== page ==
Do you recall the scene from Mary Poppins where the candidate nannies are all lined up outside the home, then a strong wind blows them all away and lofting down from the sky is Mary Poppins?
In case you need a refresher:
We have it from an inside source, that the Sandhill Crane was the inspiration behind this scene.
The Sandhill Crane is not a small bird, but rather a tall bird upwards of 4 feet hight with stork like legs. They weigh in at 10-12 pounds (think “healthy turkey size), and when they lift off, they have a wingspan of nearly 7 feet. In the evenings they collect and roost in shallow water for protection against predators (e.g., coyotes). In the mornings when the sun warms them, they take off for the corns fields to feed during the day.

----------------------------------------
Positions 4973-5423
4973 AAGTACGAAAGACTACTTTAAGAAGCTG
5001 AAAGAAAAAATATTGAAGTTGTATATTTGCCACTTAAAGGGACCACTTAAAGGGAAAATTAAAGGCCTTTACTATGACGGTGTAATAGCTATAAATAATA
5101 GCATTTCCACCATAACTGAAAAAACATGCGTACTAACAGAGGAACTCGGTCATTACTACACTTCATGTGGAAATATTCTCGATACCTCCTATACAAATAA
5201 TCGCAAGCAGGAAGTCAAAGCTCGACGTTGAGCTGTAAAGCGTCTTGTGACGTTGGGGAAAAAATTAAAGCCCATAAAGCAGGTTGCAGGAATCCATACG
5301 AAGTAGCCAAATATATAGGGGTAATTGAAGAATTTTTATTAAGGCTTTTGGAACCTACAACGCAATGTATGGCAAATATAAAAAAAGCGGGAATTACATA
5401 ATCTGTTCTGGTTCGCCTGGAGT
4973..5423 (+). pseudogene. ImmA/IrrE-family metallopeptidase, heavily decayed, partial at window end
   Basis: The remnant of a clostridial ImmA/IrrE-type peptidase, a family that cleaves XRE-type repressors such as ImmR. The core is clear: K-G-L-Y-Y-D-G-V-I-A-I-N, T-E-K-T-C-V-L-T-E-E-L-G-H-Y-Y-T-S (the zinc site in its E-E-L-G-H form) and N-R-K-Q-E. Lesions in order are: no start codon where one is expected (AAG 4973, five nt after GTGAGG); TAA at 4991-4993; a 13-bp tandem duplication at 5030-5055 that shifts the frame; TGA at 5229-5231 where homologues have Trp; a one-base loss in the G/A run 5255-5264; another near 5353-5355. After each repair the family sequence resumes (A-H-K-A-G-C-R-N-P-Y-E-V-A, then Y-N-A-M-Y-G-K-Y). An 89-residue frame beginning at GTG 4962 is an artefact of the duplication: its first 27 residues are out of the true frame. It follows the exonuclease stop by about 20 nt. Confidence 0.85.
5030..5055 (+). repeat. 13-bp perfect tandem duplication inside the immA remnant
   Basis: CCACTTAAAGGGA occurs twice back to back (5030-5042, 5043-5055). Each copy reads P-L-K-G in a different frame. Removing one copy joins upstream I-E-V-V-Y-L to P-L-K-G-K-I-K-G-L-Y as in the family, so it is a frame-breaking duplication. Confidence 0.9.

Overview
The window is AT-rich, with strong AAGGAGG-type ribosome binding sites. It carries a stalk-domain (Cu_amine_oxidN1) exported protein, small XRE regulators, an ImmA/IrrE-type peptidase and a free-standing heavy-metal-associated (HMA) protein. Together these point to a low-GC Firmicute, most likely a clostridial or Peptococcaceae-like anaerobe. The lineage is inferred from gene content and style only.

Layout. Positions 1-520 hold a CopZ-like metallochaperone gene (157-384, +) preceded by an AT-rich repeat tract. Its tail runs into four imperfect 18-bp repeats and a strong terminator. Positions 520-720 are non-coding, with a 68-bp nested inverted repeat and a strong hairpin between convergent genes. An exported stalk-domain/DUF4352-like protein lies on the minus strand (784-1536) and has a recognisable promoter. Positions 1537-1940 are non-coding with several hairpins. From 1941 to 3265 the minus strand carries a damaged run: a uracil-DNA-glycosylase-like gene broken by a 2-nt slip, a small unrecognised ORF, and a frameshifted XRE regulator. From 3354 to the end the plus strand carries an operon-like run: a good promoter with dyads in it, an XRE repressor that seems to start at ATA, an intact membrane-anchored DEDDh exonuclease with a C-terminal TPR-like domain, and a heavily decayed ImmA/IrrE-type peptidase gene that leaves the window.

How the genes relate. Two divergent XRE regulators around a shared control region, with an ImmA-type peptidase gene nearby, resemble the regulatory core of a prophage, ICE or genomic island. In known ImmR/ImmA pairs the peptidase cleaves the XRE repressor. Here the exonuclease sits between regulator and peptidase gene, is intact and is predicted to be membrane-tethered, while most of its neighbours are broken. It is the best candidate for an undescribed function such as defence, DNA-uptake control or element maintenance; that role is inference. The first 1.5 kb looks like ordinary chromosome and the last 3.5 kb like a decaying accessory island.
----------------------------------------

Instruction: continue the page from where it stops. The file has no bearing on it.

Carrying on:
On our first evening, we watched dozens of birds come in from the fields. They landed in singles and in small groups into the marsh in front of us. Legs and toes spread, they seemed to say, “Look out, here I come”.
Early the next morning, we waited for their takeoff. They would line up and slowly march forward, the leader would then lean forward and wait poised for take-off. Then if clearance was received from the tower, the bird would make the most awkward jump, launch itself into the air, flap like crazy to gain altitude and then slowly soar over the water to the fields beyond.
In the water with the soft light of early morning or late evening, the bird can seem almost elegant.
From awkward umbrella like landings to the evenings where they are quite put together, we can see how the Sandhill Crane’s motions were the inspiration for Julia Andrews in Mary Poppins.
And for those of you who enjoyed Mary Poppins the first time around, the new flick by Disney is due out this Christmas. Believe it or not, Dick Van Dyke makes a return appearance.
Once again, it’s about the light that lends elegance to these otherwise awkward birds.
To learn more about SandHill Cranes (one of the oldest birds from prehistoric times) visit the Rowe Audubon site: http://rowe.audubon.org/crane-facts